As volume increases ensuring there is sufficient gross margin on each sale becomes a new concern. It’s no longer just about making sales and growing revenue. Now, we need to ensure these sales are profitable. And we need more of them! This requires efficient processes and a different level of review, often not the strong suit of the founder. Finding someone the founder trusts for this critical transformation and giving up the authority to handle the transition, is difficult for founders to readily accept.
It is Not About You
Early adopter customers want access to the founder. And founders thrive on the electricity from their touches. But as the number of customers grows, it is impossible for the founder to engage each of them individually. Even the expectation that the founder will connect with customers directly can be debilitating.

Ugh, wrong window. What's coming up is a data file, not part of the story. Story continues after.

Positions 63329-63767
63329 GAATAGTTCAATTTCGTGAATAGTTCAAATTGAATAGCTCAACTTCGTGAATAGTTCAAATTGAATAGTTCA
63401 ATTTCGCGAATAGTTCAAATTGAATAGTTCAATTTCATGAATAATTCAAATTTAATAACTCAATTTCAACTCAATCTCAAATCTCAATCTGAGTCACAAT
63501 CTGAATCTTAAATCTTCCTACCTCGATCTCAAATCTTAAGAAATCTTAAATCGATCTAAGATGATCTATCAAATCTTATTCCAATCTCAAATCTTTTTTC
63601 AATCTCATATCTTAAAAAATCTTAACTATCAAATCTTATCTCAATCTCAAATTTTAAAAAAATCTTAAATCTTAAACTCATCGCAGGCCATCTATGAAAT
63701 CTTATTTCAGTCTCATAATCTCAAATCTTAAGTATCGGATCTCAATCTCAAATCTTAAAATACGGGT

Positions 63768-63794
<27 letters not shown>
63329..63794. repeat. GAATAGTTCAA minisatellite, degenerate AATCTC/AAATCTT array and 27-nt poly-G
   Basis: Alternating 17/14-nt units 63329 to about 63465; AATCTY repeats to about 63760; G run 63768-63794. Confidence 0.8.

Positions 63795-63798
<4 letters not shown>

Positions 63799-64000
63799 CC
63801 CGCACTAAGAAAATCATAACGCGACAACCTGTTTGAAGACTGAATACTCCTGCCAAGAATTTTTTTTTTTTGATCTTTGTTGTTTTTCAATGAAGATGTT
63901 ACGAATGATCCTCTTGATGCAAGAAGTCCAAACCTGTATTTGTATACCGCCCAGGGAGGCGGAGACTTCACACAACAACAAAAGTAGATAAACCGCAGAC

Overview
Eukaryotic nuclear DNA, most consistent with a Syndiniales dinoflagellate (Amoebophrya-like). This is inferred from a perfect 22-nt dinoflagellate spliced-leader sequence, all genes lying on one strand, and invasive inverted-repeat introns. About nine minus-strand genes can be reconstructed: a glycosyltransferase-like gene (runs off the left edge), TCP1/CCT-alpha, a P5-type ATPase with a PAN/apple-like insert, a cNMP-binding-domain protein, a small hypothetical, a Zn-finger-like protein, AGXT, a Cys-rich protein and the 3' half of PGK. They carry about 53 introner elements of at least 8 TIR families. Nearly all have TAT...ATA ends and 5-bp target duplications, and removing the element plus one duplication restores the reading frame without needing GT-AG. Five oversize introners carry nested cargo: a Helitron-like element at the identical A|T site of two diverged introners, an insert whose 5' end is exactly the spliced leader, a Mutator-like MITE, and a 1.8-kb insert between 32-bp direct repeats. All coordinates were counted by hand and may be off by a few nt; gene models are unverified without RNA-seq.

One company where early adopter customers were used to ringing up the founder on his mobile phone, came to this realization shortly after it crossed the chasm. Along with growth came new responsibilities demanding the growing organization leader’s time and attention. When those tasks caused the founder to begin to miss calls, early customers were offended. Several voted with their feet and left for competitive offerings.
Pragmatists Seek Proven Products
Main Street customers are different than early adopters. With a lower tolerance for risk, pragmatists want to be sure that whatever they buy will work, right out of the box. That means they want to ensure your product is tested and if not, your company will at least be around to make good on your warranty and service their product. They are less concerned with your vision than they are on the proper operation of the solution they select.